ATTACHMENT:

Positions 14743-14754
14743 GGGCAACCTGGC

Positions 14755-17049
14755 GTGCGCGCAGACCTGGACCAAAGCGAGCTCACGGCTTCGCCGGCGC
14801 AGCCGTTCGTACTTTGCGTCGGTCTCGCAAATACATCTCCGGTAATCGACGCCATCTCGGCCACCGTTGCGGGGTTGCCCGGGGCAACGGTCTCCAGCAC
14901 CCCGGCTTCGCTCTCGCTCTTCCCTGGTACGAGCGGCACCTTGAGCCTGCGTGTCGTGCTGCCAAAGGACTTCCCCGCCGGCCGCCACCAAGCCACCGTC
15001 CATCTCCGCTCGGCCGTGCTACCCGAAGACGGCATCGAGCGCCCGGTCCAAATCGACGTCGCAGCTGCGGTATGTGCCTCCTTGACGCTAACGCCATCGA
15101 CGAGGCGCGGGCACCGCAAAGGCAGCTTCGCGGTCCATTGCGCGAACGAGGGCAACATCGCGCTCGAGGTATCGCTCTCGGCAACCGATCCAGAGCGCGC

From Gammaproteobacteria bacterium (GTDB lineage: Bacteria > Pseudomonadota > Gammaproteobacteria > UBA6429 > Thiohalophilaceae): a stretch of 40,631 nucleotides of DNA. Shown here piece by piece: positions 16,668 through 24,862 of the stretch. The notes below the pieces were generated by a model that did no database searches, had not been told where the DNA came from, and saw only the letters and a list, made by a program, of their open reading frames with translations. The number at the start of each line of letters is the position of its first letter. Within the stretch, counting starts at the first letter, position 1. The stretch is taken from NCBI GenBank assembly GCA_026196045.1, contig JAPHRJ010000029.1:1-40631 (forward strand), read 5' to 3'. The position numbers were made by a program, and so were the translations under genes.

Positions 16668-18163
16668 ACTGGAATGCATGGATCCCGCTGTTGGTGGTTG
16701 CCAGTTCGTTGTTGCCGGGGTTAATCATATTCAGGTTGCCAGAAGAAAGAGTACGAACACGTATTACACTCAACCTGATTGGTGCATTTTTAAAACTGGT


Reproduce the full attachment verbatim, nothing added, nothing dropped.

Positions 14743-14754
14743 GGGCAACCTGGC

Positions 14755-17049
14755 GTGCGCGCAGACCTGGACCAAAGCGAGCTCACGGCTTCGCCGGCGC
14801 AGCCGTTCGTACTTTGCGTCGGTCTCGCAAATACATCTCCGGTAATCGACGCCATCTCGGCCACCGTTGCGGGGTTGCCCGGGGCAACGGTCTCCAGCAC
14901 CCCGGCTTCGCTCTCGCTCTTCCCTGGTACGAGCGGCACCTTGAGCCTGCGTGTCGTGCTGCCAAAGGACTTCCCCGCCGGCCGCCACCAAGCCACCGTC
15001 CATCTCCGCTCGGCCGTGCTACCCGAAGACGGCATCGAGCGCCCGGTCCAAATCGACGTCGCAGCTGCGGTATGTGCCTCCTTGACGCTAACGCCATCGA
15101 CGAGGCGCGGGCACCGCAAAGGCAGCTTCGCGGTCCATTGCGCGAACGAGGGCAACATCGCGCTCGAGGTATCGCTCTCGGCAACCGATCCAGAGCGCGC

From Gammaproteobacteria bacterium (GTDB lineage: Bacteria > Pseudomonadota > Gammaproteobacteria > UBA6429 > Thiohalophilaceae): a stretch of 40,631 nucleotides of DNA. Shown here piece by piece: positions 16,668 through 24,862 of the stretch. The notes below the pieces were generated by a model that did no database searches, had not been told where the DNA came from, and saw only the letters and a list, made by a program, of their open reading frames with translations. The number at the start of each line of letters is the position of its first letter. Within the stretch, counting starts at the first letter, position 1. The stretch is taken from NCBI GenBank assembly GCA_026196045.1, contig JAPHRJ010000029.1:1-40631 (forward strand), read 5' to 3'. The position numbers were made by a program, and so were the translations under genes.

Positions 16668-18163
16668 ACTGGAATGCATGGATCCCGCTGTTGGTGGTTG
16701 CCAGTTCGTTGTTGCCGGGGTTAATCATATTCAGGTTGCCAGAAGAAAGAGTACGAACACGTATTACACTCAACCTGATTGGTGCATTTTTAAAACTGGT